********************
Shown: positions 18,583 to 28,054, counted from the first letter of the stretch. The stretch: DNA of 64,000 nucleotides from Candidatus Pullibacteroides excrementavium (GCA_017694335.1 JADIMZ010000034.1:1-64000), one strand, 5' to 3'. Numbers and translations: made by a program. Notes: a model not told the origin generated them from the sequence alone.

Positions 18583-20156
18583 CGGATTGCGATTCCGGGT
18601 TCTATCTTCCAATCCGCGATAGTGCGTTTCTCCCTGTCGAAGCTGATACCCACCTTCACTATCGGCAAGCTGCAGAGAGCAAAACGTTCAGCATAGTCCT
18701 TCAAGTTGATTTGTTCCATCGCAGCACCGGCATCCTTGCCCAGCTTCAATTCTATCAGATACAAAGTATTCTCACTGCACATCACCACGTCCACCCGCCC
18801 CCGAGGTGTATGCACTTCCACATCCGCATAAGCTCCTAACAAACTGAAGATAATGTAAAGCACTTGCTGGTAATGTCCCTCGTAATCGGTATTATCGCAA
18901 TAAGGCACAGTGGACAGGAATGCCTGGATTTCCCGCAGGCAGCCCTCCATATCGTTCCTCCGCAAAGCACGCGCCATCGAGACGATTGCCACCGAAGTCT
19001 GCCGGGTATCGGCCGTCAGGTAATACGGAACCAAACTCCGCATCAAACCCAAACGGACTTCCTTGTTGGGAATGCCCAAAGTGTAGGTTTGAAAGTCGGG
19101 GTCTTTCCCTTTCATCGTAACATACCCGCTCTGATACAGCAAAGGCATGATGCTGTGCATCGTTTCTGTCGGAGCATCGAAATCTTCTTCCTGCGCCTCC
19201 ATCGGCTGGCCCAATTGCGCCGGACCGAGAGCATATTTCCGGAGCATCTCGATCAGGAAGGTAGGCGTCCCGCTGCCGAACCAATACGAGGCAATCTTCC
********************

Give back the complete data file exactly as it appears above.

Shown: positions 18,583 to 28,054, counted from the first letter of the stretch. The stretch: DNA of 64,000 nucleotides from Candidatus Pullibacteroides excrementavium (GCA_017694335.1 JADIMZ010000034.1:1-64000), one strand, 5' to 3'. Numbers and translations: made by a program. Notes: a model not told the origin generated them from the sequence alone.

Positions 18583-20156
18583 CGGATTGCGATTCCGGGT
18601 TCTATCTTCCAATCCGCGATAGTGCGTTTCTCCCTGTCGAAGCTGATACCCACCTTCACTATCGGCAAGCTGCAGAGAGCAAAACGTTCAGCATAGTCCT
18701 TCAAGTTGATTTGTTCCATCGCAGCACCGGCATCCTTGCCCAGCTTCAATTCTATCAGATACAAAGTATTCTCACTGCACATCACCACGTCCACCCGCCC
18801 CCGAGGTGTATGCACTTCCACATCCGCATAAGCTCCTAACAAACTGAAGATAATGTAAAGCACTTGCTGGTAATGTCCCTCGTAATCGGTATTATCGCAA
18901 TAAGGCACAGTGGACAGGAATGCCTGGATTTCCCGCAGGCAGCCCTCCATATCGTTCCTCCGCAAAGCACGCGCCATCGAGACGATTGCCACCGAAGTCT
19001 GCCGGGTATCGGCCGTCAGGTAATACGGAACCAAACTCCGCATCAAACCCAAACGGACTTCCTTGTTGGGAATGCCCAAAGTGTAGGTTTGAAAGTCGGG
19101 GTCTTTCCCTTTCATCGTAACATACCCGCTCTGATACAGCAAAGGCATGATGCTGTGCATCGTTTCTGTCGGAGCATCGAAATCTTCTTCCTGCGCCTCC
19201 ATCGGCTGGCCCAATTGCGCCGGACCGAGAGCATATTTCCGGAGCATCTCGATCAGGAAGGTAGGCGTCCCGCTGCCGAACCAATACGAGGCAATCTTCC